Take a Picture of Me, James VanDerZee!

Take a Picture of Me,James VanDerZee Cover

Image Credit: Lee & Low Books Inc., Andrea J. Loney/Keith Mallett

I’m so last minute this year, y’all! But bear with me…It’s still Black History Month and I got a post for you… 😀

~*~

Another year, another Black History Month, another influential black soul to celebrate. I’m currently basking in the glory of the smash hit film Black Panther. All the black excellence in that film reminded me of another Black Creative who made it his life’s work to represent black excellence through photography.

James VanDerZee made black people look

Glamorous. Regal. Distinguished

at a time when black photography was very static. VanDerZee made it his business to show Black People Shining.

Take a Picture of Me, James VanDerZee! is one of my favorite non-fiction picture books of 2017. In it, we follow young VanDerZee from boyhood to his elderly years. Born into a middle class black family in Lenox, Massachussetts, he was frustrated as a child by his inability to capture fine details and accuracy when drawing people. When he discovered photography, he became fascinated and worked diligently to get his own camera (becoming only the second person in his town to have one)! VanDerZee, always a people person, had natural talent and worked to make his subjects feel comfortable; he wanted to make people look AND feel good while in his studio. At age 18, VanDerZee moved to bustling and vibrant Black Harlem, where he soared as a young artist. He’d later start his own studio where he’d photograph middle class Black Harlem as well as dignitaries, celebrities and athletes. VanDerZee is famous for his high level of skill in retouching (essentially early Photoshop) and photomontage.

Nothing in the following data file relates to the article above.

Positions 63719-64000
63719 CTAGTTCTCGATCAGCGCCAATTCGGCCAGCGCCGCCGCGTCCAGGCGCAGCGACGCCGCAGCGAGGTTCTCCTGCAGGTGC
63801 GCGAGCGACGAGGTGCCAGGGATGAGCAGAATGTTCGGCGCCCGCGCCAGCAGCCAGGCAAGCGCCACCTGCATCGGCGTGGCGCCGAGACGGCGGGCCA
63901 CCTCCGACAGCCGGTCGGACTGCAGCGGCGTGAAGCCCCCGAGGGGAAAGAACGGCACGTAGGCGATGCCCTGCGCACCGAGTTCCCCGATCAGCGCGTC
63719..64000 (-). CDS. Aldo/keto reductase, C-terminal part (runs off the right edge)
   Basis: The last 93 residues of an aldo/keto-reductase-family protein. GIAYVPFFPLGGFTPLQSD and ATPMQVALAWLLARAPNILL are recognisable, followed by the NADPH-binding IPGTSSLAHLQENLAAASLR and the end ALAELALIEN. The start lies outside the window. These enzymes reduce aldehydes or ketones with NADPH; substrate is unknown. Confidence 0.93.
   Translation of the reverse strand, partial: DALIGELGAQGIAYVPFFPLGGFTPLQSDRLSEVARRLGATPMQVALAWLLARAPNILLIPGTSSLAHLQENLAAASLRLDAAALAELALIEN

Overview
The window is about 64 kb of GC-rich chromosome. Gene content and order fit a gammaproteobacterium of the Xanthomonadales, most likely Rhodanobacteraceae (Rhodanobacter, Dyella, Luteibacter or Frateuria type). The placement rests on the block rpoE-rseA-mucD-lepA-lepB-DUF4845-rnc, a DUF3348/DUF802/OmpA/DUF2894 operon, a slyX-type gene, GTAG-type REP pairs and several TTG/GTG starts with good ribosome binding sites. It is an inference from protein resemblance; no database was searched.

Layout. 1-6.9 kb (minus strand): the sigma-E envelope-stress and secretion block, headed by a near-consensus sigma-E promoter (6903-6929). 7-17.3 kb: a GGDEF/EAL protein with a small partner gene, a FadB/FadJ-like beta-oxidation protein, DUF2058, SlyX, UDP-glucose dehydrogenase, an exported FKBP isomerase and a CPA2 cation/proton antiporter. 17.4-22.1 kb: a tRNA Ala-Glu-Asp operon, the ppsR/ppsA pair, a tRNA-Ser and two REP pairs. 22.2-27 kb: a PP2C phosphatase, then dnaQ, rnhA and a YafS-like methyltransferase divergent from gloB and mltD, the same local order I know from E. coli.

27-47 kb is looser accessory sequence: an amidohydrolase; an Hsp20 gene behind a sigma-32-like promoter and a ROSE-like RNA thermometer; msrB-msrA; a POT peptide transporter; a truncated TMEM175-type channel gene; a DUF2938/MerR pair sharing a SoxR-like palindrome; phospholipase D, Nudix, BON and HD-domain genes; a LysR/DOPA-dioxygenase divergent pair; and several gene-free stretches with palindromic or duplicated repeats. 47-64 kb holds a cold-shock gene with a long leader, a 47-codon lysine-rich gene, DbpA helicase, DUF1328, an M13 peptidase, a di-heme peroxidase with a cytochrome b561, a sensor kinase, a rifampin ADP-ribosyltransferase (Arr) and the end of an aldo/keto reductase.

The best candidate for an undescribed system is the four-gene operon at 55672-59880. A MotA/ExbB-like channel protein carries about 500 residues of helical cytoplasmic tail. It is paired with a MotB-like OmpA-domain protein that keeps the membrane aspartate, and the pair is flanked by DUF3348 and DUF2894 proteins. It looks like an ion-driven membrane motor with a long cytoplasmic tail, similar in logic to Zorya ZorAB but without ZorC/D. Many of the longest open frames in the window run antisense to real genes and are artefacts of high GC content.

The acrylic illustrations in this picture book radiate such warmth. Mallett uses rich yellows, oranges, browns and greens laid down smooth. My favorite spread is the very first one; a winding dirt road leads our eyes straight to young James as he sits drawing, completely focused, underneath the beautiful fall foliage of his neighborhood. The illustrations compliment the text extremely well but also enhance the reading experience. VanDerZee’s story on its own is compelling (as is Loney’s clear writing), but actually seeing a glimpse of Black Harlem and cozy Black Massachusetts is invigorating. I think it’s important for children of color to see images that show black people thriving throughout history. Mallett’s beautiful illustrations paint a homey & luxurious picture of black life in the early 20th Century.

Loney doesn’t glance over race in this story and I appreciate that. She clearly addresses the fact that VanDerZee’s first boss did not respect him enough as a black man to let him take photographs in his studio. Despite the racism and discrimination of his time, VanDerZee excels and thrives, especially when he opens HIS OWN portrait studio, serving largely black clientele.

Some non fiction picture books for children let the back matter do the heavy lifting, which can leave the story lacking. This book’s back matter is very informative, interesting and complimentary to the illustrated story told for children. Parents and teachers will be able to use the facts presented in the back matter to inspire more discussion. I love that we get to see a few of VanDerZee’s actual photographs and I enjoyed reading the explanation of VanDerZee’s retouching and photomontage processes. He was such a creative genius.

After I finished reading this book, I requested one of VanDerZee’s photobooks from the library. This picture book will encourage readers to learn more about James VanDerZee’s brilliance and his contributions to Black History and to Black Harlem. There’s an important message in his story of not giving up and staying determined. You’ve got to find your unique way of expressing yourself, just as VanDerZee did with his camera.

Enjoy! I hope you’ve had a great Black History Month. 🙂

P.S. #WakandaForever ❤

 

 

Recommended for: All Ages
Great for: History, Black History, Photography, Determination, Creativity, Harlem Renaissance, Art, Family, Discussion, Ingenuity, Black Excellence
Book InfoTake a Picture of Me, James VanDerZee! by Andrea J. Loney/Illustrations by Keith Mallett, 2017 Lee & Low Books Inc., ISBN: 9781620142608

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